The impoverished Reang family and other tribals helplessly await death as malaria and viral fever assume epidemic proportions.

To make matters worse, the medical and paramedical staff have long abandoned the health centres here because of insurgency. With a non-functional health service system, the diseases are fast spreading to the vicinity of the town as patients are left at the mercy of quacks.

“Our lone hope now is the village ojha (quack) who propitiates the spirits to cure patients,” said Narendra Reang, a resident of Kasima village.

He lost his two- year-old daughter Kananti to the killer disease 10 days back.

Narendra said the adjoining tribal villages like Paharpur, Kurma. East Bampur, Kask were also affected by malaria and viral fever. Three other children identified as Ratijay Reang, Rabirung Reang, Chandra Reang, and a tribal woman, Bishoti Reang, have died from viral fever in these villages over the past 10 days. Amarpur subdivision is one of the worst-affected areas.

Official sources at the subdivision said except for small subdivisional health centres, the health service system is defunct.

All primary health centres in the interior areas here have been closed since the past six years, even though the employees are drawing salaries regularly.

Chandan Das, a pharmacist in one of a closed primary health centres, asked, “Who will go to work there? You may be abducted anytime and die in militant custody because there is absolutely no security.”

Doctors in the Amarpur hospital, including the subdivisional medical officer, refused to comment on the rising death toll. Das, who had once been posted at the now-closed government health centre at remote Chelagang, said, “The doctors who came to work here in the town hospital keep trying to get themselves transferred from the very first day of their posting.”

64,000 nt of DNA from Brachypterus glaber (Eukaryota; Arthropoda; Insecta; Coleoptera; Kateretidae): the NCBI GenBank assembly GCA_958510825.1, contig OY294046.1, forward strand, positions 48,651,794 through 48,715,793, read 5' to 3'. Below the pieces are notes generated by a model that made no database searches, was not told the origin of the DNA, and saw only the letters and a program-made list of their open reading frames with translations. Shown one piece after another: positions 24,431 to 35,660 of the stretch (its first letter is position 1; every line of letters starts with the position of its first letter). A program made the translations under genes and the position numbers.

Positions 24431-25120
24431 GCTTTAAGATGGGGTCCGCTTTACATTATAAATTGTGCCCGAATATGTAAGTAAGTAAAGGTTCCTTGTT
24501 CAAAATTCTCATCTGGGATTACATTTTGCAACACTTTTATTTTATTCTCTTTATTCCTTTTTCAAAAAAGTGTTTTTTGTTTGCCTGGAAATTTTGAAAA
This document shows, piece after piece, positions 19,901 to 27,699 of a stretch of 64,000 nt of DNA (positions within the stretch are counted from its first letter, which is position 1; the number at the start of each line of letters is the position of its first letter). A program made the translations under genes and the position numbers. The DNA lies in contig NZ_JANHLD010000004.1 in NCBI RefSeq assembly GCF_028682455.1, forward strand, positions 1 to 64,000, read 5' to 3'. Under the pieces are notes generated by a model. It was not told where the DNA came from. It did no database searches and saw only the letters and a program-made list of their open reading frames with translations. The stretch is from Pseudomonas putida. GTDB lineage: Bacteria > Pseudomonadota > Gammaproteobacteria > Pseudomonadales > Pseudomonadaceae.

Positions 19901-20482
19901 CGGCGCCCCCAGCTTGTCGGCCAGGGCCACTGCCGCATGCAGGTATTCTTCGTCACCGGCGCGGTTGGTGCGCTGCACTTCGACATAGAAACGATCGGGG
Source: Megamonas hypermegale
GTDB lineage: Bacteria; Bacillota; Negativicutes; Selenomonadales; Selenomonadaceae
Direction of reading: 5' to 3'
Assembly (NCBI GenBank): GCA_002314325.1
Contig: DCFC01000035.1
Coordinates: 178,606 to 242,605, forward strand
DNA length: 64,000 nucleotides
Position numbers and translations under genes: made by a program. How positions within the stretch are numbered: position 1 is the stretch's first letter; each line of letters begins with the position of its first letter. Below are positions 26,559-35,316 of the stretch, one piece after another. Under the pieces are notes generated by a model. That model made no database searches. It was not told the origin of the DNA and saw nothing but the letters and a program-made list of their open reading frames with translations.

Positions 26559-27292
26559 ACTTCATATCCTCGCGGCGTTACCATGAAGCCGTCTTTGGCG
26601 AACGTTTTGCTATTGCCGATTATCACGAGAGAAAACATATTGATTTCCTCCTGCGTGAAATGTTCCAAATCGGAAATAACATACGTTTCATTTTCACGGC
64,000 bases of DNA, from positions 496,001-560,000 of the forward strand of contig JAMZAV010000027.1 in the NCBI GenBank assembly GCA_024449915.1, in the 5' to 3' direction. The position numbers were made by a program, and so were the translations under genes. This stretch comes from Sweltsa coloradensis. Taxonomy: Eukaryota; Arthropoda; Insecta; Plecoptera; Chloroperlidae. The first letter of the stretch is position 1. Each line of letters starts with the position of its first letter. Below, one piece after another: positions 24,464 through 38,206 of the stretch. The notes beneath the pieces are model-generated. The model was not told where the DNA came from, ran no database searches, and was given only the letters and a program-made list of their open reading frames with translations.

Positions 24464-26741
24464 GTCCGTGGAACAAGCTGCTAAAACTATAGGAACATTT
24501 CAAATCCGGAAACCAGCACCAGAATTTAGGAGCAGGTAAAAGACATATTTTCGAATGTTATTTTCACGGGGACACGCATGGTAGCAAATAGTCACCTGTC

Calcutta, Aug. 11: 
The passage of the Bihar State Reorganisation Bill in Parliament has put a spanner in Rabri Devi government’s scheme of things to streamline industry and evolve a sustainable policy.

The fledgling 17-member Industry Commission set up last month with J.J. Irani, chairman-cum-managing director of Tata Steel, as its head is slated to meet tomorrow in Patna for the first time since its inception. But the commission will cater to a truncated state as Jharkhand, the industrial hub of Bihar, will be outside its purview.

The Bill has widened the north-south divide and tilted the balance among industrialists in favour of Jharkhand much to the discomfort of the Bihar government.

Within a week of the passage of the Bill 2000 in the Lok Sabha on August 2, Confederation of Indian Industries president Arun Bharat Ram visited Jamshedpur and recommended a “blueprint” for the development of the region. He addressed the local chamber of commerce and met the executives of Tata Steel for an “indepth’’ discussion of the industrial future of the new state. Ram also sought sweeping tax concessions for investment.